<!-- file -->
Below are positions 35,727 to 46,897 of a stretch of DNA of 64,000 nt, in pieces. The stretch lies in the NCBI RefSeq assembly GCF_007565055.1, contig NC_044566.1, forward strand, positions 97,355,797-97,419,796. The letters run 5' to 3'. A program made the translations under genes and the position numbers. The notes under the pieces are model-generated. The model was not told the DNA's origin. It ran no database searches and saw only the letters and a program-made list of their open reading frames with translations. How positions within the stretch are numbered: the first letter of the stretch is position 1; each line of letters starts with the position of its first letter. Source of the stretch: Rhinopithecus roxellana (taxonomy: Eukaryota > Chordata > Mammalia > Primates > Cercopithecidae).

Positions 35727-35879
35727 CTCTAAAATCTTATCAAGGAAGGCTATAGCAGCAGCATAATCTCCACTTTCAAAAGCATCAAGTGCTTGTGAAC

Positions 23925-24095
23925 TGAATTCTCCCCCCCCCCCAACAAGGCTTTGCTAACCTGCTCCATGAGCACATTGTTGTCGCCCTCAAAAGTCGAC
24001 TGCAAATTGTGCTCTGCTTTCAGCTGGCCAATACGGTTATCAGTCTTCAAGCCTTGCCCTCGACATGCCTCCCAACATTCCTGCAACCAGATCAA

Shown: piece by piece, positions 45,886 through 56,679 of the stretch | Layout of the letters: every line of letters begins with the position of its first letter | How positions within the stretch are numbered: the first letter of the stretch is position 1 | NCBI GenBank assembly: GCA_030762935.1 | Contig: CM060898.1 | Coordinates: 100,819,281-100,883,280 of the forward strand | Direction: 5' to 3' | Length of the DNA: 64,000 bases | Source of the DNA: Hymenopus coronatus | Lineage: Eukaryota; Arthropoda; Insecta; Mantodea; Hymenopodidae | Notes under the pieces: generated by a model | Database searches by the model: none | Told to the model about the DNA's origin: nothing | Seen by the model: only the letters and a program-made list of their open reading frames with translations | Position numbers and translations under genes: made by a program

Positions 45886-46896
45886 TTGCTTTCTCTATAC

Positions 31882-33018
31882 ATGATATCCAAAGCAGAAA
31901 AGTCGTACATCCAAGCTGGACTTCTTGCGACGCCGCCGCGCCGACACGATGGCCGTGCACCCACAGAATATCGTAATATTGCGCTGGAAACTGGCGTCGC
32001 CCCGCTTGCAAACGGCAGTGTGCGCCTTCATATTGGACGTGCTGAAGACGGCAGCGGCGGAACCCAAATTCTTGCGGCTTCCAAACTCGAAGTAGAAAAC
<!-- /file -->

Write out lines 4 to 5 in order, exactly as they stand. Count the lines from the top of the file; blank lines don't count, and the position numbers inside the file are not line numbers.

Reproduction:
Positions 23925-24095
23925 TGAATTCTCCCCCCCCCCCAACAAGGCTTTGCTAACCTGCTCCATGAGCACATTGTTGTCGCCCTCAAAAGTCGAC